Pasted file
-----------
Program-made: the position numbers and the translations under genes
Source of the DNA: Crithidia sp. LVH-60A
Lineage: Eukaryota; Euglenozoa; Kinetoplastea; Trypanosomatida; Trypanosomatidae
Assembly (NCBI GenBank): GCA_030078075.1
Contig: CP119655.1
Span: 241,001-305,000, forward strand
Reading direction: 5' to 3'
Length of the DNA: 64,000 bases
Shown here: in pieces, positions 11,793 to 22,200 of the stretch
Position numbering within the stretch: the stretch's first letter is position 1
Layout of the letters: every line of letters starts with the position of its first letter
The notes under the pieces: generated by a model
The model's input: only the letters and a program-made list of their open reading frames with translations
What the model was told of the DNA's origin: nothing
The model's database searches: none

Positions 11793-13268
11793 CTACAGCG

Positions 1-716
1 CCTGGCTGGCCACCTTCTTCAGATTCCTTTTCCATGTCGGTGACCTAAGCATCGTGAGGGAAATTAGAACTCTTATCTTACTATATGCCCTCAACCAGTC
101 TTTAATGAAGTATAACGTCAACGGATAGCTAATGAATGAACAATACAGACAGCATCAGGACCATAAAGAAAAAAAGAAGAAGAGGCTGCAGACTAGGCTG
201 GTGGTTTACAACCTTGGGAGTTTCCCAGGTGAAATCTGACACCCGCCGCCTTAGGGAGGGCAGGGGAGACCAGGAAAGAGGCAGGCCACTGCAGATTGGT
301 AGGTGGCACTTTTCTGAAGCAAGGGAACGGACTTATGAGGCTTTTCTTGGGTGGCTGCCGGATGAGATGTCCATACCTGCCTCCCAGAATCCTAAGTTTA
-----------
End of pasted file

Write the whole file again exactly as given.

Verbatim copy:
Program-made: the position numbers and the translations under genes
Source of the DNA: Crithidia sp. LVH-60A
Lineage: Eukaryota; Euglenozoa; Kinetoplastea; Trypanosomatida; Trypanosomatidae
Assembly (NCBI GenBank): GCA_030078075.1
Contig: CP119655.1
Span: 241,001-305,000, forward strand
Reading direction: 5' to 3'
Length of the DNA: 64,000 bases
Shown here: in pieces, positions 11,793 to 22,200 of the stretch
Position numbering within the stretch: the stretch's first letter is position 1
Layout of the letters: every line of letters starts with the position of its first letter
The notes under the pieces: generated by a model
The model's input: only the letters and a program-made list of their open reading frames with translations
What the model was told of the DNA's origin: nothing
The model's database searches: none

Positions 11793-13268
11793 CTACAGCG

Positions 1-716
1 CCTGGCTGGCCACCTTCTTCAGATTCCTTTTCCATGTCGGTGACCTAAGCATCGTGAGGGAAATTAGAACTCTTATCTTACTATATGCCCTCAACCAGTC
101 TTTAATGAAGTATAACGTCAACGGATAGCTAATGAATGAACAATACAGACAGCATCAGGACCATAAAGAAAAAAAGAAGAAGAGGCTGCAGACTAGGCTG
201 GTGGTTTACAACCTTGGGAGTTTCCCAGGTGAAATCTGACACCCGCCGCCTTAGGGAGGGCAGGGGAGACCAGGAAAGAGGCAGGCCACTGCAGATTGGT
301 AGGTGGCACTTTTCTGAAGCAAGGGAACGGACTTATGAGGCTTTTCTTGGGTGGCTGCCGGATGAGATGTCCATACCTGCCTCCCAGAATCCTAAGTTTA